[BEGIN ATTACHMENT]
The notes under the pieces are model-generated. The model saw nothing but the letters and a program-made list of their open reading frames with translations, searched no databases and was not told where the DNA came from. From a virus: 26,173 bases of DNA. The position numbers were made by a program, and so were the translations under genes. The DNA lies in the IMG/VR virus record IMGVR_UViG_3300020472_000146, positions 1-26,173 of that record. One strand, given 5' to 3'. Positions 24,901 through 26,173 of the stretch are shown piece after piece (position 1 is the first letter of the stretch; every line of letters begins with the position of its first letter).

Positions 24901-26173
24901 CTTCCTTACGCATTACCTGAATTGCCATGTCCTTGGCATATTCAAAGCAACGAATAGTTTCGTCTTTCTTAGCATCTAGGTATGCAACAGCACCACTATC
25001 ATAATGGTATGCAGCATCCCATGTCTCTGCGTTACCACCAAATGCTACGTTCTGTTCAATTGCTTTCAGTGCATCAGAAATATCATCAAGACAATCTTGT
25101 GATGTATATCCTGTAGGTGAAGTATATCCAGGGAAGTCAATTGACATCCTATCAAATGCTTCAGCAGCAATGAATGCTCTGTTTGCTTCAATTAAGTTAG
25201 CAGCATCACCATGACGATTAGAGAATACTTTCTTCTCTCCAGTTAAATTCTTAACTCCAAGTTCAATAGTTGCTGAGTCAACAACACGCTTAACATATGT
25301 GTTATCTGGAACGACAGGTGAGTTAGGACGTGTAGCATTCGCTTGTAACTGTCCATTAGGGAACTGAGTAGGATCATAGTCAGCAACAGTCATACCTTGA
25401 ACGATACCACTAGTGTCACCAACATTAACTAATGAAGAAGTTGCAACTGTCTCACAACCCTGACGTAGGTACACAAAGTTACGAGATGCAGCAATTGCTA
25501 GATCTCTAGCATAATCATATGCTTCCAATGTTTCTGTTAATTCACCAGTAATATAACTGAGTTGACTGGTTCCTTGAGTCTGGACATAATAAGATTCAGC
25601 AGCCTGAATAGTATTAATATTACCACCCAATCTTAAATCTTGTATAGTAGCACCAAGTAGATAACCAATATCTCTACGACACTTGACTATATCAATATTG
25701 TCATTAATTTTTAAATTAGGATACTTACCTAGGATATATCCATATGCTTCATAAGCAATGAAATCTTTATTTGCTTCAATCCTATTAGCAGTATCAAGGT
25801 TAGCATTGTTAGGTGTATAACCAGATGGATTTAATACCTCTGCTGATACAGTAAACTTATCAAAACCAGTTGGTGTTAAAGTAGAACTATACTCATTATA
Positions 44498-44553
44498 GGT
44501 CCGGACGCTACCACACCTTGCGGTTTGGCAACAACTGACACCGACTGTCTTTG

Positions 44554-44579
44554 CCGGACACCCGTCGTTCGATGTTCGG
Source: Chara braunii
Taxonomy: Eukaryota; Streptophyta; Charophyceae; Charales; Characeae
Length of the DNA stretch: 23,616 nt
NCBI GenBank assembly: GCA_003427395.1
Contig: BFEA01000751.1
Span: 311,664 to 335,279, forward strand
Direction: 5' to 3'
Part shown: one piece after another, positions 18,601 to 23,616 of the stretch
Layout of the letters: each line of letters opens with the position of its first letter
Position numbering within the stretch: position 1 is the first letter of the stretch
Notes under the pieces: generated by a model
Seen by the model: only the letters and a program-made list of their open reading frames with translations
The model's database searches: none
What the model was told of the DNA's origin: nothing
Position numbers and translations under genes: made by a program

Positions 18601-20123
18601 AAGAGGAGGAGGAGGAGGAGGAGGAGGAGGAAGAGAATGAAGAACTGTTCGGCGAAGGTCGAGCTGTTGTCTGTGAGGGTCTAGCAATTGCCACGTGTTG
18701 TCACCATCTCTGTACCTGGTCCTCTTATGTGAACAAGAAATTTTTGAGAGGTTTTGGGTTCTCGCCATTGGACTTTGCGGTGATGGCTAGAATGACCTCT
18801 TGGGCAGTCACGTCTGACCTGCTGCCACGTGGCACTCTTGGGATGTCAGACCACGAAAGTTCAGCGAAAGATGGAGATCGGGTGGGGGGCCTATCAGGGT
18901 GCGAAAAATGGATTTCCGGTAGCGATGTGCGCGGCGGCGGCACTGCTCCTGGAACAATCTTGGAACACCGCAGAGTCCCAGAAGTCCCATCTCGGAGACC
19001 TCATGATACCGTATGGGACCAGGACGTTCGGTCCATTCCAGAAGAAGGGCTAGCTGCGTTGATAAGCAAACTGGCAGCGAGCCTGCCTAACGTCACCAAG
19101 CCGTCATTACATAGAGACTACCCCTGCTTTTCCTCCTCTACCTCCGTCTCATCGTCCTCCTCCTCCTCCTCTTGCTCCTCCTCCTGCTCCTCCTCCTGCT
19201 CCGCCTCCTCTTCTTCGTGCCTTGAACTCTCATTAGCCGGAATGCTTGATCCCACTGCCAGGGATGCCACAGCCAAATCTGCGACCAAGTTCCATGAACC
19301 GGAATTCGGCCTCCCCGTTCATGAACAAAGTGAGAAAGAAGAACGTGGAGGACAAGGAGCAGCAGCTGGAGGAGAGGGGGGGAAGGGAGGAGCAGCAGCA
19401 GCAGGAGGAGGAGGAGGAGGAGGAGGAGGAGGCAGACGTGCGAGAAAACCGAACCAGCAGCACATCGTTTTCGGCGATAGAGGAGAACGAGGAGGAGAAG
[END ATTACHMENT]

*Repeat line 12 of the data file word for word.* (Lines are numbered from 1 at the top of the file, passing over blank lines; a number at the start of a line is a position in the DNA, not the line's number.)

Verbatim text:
25801 TAGCATTGTTAGGTGTATAACCAGATGGATTTAATACCTCTGCTGATACAGTAAACTTATCAAAACCAGTTGGTGTTAAAGTAGAACTATACTCATTATA